Infinitude allows direct web-based control of
As well as providing an open RESTish API
Infinitude can also optionally monitor the Carrier/Bryant RS485(ABCD) bus for higher resolution access to your thermostat, air handler, heat pump, and other devices. Infinitude provides a serial monitor which keeps track of the current state of registers on the serial bus, and highlights changing bytes to aid in protocol analysis. Serial monitoring can be done via an attached serial port or via a networked serial bridge.
RS485 stream monitoring example video:
Infinitude does not control thermostats via the RS485 bus at this time. RS485 communication is optional, and read only. Serial-based control of some older non-touch thermostats is provided by the Infinitive project
Prebuilt Docker containers are available for multiple architectures on DockerHub, or you can build a container manually with the included Dockerfile. Special thanks go to @scyto for instrumental contributions to the Infinitude containers in general, and multiarch builds in particular.
Infinitude configuration parameters can be passed through environment variables into the container. Support is included for:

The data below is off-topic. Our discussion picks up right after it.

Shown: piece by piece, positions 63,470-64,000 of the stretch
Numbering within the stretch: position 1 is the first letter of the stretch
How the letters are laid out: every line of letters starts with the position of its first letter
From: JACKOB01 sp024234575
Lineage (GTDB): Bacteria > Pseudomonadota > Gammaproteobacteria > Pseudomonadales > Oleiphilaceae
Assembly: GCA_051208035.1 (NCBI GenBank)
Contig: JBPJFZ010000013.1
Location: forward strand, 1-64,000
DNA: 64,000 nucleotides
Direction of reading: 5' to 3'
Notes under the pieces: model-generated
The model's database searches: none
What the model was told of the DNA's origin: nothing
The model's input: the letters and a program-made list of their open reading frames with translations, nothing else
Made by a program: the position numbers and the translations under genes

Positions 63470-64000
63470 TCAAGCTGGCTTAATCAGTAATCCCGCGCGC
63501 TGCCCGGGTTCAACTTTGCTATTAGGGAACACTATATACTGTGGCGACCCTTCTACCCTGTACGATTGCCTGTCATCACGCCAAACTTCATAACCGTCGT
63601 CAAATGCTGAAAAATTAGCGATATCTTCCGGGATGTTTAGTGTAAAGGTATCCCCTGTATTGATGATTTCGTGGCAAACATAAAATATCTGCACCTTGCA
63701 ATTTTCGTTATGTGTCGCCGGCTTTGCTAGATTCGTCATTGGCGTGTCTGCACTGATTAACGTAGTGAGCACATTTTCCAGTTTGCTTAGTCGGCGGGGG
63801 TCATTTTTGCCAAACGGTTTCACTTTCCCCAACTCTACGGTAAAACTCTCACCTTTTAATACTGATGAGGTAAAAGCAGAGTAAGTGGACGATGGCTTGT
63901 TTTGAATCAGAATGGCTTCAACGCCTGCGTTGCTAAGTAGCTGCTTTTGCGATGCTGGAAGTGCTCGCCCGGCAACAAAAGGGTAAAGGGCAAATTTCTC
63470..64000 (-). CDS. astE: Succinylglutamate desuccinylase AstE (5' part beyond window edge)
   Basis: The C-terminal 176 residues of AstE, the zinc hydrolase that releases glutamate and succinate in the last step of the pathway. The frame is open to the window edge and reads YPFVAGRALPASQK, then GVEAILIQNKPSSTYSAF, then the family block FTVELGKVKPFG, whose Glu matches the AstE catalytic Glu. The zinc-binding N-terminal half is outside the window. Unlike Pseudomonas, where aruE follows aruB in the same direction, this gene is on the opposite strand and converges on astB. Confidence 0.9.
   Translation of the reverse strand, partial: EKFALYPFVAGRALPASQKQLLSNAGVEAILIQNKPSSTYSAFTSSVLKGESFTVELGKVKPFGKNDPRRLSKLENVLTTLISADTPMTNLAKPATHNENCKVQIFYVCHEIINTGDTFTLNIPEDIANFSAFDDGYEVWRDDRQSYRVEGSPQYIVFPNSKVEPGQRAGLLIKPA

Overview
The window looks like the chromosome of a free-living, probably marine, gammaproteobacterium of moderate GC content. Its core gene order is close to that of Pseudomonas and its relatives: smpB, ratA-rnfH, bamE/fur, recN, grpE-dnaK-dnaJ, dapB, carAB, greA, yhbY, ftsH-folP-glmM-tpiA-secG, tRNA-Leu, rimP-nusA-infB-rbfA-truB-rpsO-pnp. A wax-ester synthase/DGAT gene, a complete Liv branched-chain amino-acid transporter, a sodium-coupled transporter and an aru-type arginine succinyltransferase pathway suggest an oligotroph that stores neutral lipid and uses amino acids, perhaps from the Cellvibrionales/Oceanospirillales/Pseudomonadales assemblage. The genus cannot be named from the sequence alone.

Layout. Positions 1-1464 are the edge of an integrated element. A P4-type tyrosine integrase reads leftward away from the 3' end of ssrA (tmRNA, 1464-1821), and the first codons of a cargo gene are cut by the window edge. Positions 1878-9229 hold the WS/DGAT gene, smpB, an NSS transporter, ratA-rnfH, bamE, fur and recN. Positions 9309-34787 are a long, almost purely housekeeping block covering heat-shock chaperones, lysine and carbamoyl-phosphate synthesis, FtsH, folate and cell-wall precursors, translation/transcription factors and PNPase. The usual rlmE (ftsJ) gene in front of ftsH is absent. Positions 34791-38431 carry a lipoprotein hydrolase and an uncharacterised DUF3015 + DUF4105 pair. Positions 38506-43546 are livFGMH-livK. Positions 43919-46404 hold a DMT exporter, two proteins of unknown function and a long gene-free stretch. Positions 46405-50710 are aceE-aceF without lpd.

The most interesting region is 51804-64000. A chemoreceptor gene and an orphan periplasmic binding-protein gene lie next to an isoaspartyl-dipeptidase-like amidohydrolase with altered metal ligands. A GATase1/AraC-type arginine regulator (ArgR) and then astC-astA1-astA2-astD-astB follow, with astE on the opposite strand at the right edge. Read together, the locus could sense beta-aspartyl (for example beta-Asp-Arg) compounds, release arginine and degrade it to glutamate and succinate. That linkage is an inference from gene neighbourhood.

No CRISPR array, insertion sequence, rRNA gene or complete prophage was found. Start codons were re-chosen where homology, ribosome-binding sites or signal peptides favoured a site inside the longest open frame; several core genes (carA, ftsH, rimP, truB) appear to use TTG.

|APP_SECRET||Cookie signature string. Matters to almost nobody|
|PASS_REQS||Minimum amount of time to wait(in seconds) between requests to Carrier/Bryant servers.
|SERIAL_TTY||optional rs485 device string eg
|SERIAL_SOCKET||optional tcp/rs485 bridge string eg
the published container can be run as
docker run --rm -v $PWD/state:/infinitude/state -p 3000:3000 nebulous/infinitude
with additional config items as ENV vars
docker run --rm -v $PWD/state:/infinitude/state \ -e APP_SECRET='YOUR_SECRET_HERE' \ -e PASS_REQS='1020' \ -e MODE='Production' \ -p 3000:3000 \ nebulous/infinitude
or via the included docker-compose file.
The easiest way to run Infinitude is by running a published Docker image, but if you'd like to install manually, these are the basic requirements
sudo cpanm --installdeps .to install
Many users opt to run Infinitude on a Raspberry Pi. This is also most easily accomplished using a Docker image, but More specific manual installation instructions are available on the wiki
Basic hardware capable of running docker or a unix/posix system. This could be a desktop machine, many people use a Raspberry Pi, or any embedded device with sufficient memory and storage. The author runs Infinitude in a Docker container on an Atomic PI, but has also used a Pandaboard and first ran it on the very limited Pogoplug v4 hardware, which at the time(2014) cost less than $10 USD and sat on top of the air handler and allowed for a USB RS485 dongle to interface with it.
Infinitude is a Mojolicious application, so the simplest way to run it from source is via:
which starts a server in development mode on port 3000.
Or to listen on port 80:
./infinitude daemon -l http://:80
See ./infinitude --help for additional options
With any luck, Carrier will allow the owners of these devices and data direct access rather than this ridiculous work around. If you have one of these thermostats, tell Carrier you'd like direct network access to your thermostat, or at the very least, access to a public API!